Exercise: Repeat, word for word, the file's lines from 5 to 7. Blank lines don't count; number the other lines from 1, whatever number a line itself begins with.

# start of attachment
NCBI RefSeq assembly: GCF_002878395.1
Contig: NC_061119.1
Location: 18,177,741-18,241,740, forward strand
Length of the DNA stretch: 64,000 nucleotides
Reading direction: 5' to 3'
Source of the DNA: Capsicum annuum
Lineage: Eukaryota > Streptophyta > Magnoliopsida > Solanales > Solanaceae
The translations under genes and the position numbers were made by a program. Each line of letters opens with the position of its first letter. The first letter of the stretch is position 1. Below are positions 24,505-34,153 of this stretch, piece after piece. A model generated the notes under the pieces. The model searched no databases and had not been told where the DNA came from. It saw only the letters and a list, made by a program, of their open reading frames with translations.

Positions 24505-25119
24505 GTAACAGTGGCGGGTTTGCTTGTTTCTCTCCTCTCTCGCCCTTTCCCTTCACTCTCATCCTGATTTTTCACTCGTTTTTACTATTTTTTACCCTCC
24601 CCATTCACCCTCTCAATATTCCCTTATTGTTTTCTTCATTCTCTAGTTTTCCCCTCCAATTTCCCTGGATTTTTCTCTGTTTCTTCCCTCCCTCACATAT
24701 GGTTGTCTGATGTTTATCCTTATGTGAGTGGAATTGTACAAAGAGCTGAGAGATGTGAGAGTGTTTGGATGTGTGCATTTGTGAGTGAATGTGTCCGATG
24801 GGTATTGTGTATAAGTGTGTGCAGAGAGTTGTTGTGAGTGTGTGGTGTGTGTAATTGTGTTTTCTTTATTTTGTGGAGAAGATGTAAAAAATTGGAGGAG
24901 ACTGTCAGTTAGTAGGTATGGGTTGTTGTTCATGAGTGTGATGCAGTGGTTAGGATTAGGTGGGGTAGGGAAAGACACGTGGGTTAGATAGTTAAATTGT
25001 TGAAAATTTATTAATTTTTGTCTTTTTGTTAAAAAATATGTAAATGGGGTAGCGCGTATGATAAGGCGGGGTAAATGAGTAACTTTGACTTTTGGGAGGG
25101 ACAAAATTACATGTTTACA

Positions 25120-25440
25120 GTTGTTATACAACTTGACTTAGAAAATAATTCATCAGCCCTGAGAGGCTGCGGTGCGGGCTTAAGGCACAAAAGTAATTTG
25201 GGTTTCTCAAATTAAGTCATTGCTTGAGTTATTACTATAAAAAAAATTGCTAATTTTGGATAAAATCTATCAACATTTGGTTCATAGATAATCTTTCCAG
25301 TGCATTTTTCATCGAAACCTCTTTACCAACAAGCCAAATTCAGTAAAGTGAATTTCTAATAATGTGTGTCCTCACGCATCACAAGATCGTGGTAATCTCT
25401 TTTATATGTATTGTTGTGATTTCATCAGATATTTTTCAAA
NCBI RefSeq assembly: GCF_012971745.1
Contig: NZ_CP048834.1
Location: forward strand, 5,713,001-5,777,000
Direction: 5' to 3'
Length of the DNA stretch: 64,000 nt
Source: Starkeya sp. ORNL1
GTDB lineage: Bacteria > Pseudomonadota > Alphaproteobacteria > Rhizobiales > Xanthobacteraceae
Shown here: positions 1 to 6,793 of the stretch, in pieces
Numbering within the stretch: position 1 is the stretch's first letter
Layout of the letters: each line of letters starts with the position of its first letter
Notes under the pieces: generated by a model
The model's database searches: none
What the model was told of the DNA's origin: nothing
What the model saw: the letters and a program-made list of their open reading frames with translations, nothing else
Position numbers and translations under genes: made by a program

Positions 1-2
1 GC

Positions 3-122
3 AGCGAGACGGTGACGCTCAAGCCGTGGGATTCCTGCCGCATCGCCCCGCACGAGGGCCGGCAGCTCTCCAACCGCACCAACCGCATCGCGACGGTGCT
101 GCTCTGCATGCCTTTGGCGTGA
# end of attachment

Reading direction: 5' to 3'
Source of the DNA: Capsicum annuum
Lineage: Eukaryota > Streptophyta > Magnoliopsida > Solanales > Solanaceae